The first human trial of an artificial ‘bio’ kidney has shown encouraging results, offering hope of a working implant for patients, say US experts.

Ten kidney patients at the University of Michigan tested the device, which works in the same way as dialysis but is partly made of human cells.



Eventually, scientists hope the device will become an implantable long-term replacement for failing kidneys.



The patients were all seriously ill with acute renal failure and other medical conditions.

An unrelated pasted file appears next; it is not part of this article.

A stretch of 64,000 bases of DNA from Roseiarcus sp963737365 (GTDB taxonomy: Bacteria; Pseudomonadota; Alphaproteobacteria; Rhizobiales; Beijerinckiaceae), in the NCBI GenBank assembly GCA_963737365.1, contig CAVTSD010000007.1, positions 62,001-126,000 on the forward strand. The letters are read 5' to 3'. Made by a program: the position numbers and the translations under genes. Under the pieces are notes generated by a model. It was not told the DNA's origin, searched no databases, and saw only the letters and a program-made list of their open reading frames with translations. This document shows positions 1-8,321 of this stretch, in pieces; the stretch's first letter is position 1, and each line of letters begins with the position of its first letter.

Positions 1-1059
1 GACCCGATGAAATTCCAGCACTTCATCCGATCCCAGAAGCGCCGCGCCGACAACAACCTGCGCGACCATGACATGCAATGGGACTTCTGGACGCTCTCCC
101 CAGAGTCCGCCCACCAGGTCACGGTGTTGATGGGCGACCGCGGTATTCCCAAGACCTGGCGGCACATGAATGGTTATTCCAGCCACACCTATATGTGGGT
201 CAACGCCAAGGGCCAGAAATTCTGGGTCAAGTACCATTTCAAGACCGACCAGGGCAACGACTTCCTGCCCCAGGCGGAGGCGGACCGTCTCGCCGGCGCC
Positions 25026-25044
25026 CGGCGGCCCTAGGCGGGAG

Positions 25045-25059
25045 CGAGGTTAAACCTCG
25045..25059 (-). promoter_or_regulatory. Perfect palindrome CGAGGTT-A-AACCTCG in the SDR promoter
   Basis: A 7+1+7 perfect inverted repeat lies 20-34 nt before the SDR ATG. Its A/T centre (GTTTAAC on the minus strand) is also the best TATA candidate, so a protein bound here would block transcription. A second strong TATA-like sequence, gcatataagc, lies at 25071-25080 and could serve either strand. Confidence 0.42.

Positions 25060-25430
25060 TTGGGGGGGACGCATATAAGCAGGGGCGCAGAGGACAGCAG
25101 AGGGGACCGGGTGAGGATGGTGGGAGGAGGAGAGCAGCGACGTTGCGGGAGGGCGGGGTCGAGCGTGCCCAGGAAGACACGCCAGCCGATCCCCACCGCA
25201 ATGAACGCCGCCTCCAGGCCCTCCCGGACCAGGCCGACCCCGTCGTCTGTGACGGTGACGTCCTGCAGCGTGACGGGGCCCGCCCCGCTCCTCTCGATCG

Each received up to 24 hours treatment with the renal tubule assistant device (RAD).



The device is used outside the body and helps filter toxins from the blood.



It is made up of hollow fibres lined with the type of kidney cells that reabsorb vital electrolytes, water, and glucose filtered out of blood, in addition to producing other important molecules that the body needs to fight infection.



This makes it more similar to a real kidney than conventional dialysis machines.



In the study, six of the ten patients survived more than 30 days after the treatment with the RAD.



Several of the patients had to be taken off the treatment early because of reactions such as low blood sugar levels or because of complications related to their other medical conditions.



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